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Re: Prepackaged configurations



On Sat, May 22, 2004 at 02:43:52PM -0400, Havoc Pennington wrote:
[selectively quoted throughout]
> I'm calling this a canned or prepackaged configuration.

I'd really like to see this.


>  - the package set (the only thing we can change now, via 
>    the Workstation or Server split in the comps file for example)

Actually, more than that can be changed in the install classes -- default
partitioning scheme, for example.


>  - default settings in gconf (e.g. each canned config might 
>    add a new config source in /etc/gconf/2/path)

This could be simply which packages get installed, right?

>  - contents of /etc/skel

And this already _is_ that. But unfortunately it can lead to confusion, if
some of the relevant packages are installed before some user accounts are
created and after others....


>  - kernel boot options

And this'd be easy to do in anaconda too. I think probably pretty easily
through just the installclasses files....


>  - ideally, it's dynamic instead of only install-time, i.e. 
>    you can change a machine from config A to config B post-install.
>    Easier for some things than others (e.g. partitioning scheme 
>    impossible to change post-install, config files perhaps easier,
>    package set relatively simple)

Apt for RPM has a nice script in contrib that can add or remove package
groups (as definied in the comps file). So if the config types could be
definied as sets of packages, that'd be really handy.


>  - ideally, third parties can provide their own canned 
>    configurations maintained separately from the main OS.
>    You can imagine whole open source projects that basically 
>    just maintain a configuration.

I'd like that. :)

> 
>  - ideally, these configurations can be in the installer in the 
>    same list as Workstation vs. Server choice; it would be strange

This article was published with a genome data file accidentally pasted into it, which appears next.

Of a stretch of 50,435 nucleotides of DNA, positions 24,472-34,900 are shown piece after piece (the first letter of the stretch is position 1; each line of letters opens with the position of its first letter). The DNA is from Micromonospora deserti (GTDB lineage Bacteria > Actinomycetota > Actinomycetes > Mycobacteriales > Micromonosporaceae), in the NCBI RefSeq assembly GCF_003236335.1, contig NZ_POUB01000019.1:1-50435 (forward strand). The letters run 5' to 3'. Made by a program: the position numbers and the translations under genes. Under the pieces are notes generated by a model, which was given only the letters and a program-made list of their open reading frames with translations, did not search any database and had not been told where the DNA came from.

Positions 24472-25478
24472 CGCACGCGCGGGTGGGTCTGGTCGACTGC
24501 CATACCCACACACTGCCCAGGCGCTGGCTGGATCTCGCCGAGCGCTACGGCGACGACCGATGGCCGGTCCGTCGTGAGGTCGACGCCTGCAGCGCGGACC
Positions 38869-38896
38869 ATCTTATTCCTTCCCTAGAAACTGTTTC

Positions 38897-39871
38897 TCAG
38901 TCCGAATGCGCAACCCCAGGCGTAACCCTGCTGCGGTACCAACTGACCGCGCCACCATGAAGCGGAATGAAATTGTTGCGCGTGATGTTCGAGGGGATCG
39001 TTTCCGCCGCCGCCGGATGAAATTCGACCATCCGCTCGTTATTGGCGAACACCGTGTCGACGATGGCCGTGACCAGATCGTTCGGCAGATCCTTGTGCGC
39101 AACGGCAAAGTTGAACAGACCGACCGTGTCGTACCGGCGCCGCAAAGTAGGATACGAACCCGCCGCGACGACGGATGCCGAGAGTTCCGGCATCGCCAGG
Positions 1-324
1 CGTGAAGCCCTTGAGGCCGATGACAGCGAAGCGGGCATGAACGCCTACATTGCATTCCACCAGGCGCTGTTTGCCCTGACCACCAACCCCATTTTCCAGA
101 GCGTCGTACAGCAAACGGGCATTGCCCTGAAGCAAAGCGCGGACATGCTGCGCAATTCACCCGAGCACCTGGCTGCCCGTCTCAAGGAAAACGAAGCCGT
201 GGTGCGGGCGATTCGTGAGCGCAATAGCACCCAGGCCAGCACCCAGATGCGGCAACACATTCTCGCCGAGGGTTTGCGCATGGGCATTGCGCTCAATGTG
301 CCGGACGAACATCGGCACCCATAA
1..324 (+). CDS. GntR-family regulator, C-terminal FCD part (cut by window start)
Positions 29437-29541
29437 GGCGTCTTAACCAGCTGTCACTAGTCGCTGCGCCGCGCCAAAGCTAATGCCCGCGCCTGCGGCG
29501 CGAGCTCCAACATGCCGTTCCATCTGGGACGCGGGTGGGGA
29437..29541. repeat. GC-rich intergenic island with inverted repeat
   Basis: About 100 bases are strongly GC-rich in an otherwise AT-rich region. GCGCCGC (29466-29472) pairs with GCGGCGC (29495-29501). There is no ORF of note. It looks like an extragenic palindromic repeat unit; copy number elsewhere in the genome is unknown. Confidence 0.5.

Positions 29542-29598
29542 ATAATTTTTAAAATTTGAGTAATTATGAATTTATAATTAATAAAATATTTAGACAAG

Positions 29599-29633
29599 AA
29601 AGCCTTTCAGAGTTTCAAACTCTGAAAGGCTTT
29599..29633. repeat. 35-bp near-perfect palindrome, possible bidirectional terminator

>    to choose between Workstation and Server then later choose 
>    between canned configurations

Definitely. If it's not there (and I think it should be), the
workstation/server/personal desktop choice should also be removed.

>  - ideally, local or site-specific tweaks can be kept separate from 
>    and "override" the canned settings, so that on upgrade you 
>    inherit new updates to the canned config

This can already be done with install classes already --
<https://bugzilla.redhat.com/bugzilla/show_bug.cgi?id=66634>. It could maybe
be made even simpler, and perhaps the comps file extended to be able to
include other files (and maybe have overrides).

In fact, maybe the comps file should be entirely subsumed into the install
classes -- they're already very tightly linked anyway.

>  - Jeremy does not want to maintain this stuff in the installer

Yes, that's fair -- the installer is insane enough already. 

But luckily, the installer has most of what's needed already done. With some
basic improvements to comps/installclasses handling, all of the long-term
maintenance could go elsewhere.


>  - selecting a given canned config has to be possible via kickstart

Definitely. Leveraging the existing install classes would work nicely for
that, too.



>  B. kickstart files. We provide a kickstart file for each 
>     configuration, probably there's a package naming convention
>     like kickstart-x-terminal-client, and a convention for 
>     where the kickstart file is installed. 
> 
>     Downsides: user has to install the OS, set up a kickstart server
>     or make a boot disk, learn about kickstart, etc.; kickstart files
>     contain incidental noise such as partitioning and so forth that 
>     will usually be unrelated to the canned config
> 
>     Upside: does not affect the installer, and again relatively 
>     easy

These sample kickstart files could be on the install disk by default, and
syslinux entries created for them....


>  D. config profiles usable by the installer. Same as above, but
>     offer them in the installer rather than just package sets
>     in the installer. 

I think this is The Way. There's already a lot more than package sets that
installclasses can do. You can even hook up a post-install script.


-- 
Matthew Miller           mattdm mattdm org        <http://www.mattdm.org/>
Boston University Linux      ------>                <http://linux.bu.edu/>



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